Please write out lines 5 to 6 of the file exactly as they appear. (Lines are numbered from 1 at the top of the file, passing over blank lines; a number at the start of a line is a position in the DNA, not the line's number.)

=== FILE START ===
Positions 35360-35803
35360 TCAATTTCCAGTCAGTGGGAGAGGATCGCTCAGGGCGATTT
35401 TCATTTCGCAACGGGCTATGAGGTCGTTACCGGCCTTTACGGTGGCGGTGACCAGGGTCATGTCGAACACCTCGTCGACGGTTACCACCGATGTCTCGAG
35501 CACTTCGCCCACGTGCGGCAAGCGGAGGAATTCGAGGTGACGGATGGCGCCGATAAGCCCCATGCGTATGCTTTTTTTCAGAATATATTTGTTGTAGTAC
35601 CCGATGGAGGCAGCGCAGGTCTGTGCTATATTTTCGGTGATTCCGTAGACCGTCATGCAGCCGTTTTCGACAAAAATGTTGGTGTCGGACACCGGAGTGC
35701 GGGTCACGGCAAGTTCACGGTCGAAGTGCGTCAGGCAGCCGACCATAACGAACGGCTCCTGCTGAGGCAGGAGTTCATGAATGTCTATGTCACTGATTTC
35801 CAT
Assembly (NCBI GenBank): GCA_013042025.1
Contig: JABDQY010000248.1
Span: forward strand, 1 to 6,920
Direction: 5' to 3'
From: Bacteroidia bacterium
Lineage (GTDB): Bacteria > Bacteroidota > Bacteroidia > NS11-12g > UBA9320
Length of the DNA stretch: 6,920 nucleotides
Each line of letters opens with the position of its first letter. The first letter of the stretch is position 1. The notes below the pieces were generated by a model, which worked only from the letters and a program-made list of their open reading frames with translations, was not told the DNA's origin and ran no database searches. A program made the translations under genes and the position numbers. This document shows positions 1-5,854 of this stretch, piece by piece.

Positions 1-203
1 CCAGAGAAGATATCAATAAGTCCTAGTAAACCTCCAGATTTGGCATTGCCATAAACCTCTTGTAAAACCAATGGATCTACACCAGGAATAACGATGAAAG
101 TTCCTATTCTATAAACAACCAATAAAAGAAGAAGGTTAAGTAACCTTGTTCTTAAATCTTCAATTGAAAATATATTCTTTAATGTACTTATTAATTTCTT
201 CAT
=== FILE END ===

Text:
35601 CCGATGGAGGCAGCGCAGGTCTGTGCTATATTTTCGGTGATTCCGTAGACCGTCATGCAGCCGTTTTCGACAAAAATGTTGGTGTCGGACACCGGAGTGC
35701 GGGTCACGGCAAGTTCACGGTCGAAGTGCGTCAGGCAGCCGACCATAACGAACGGCTCCTGCTGAGGCAGGAGTTCATGAATGTCTATGTCACTGATTTC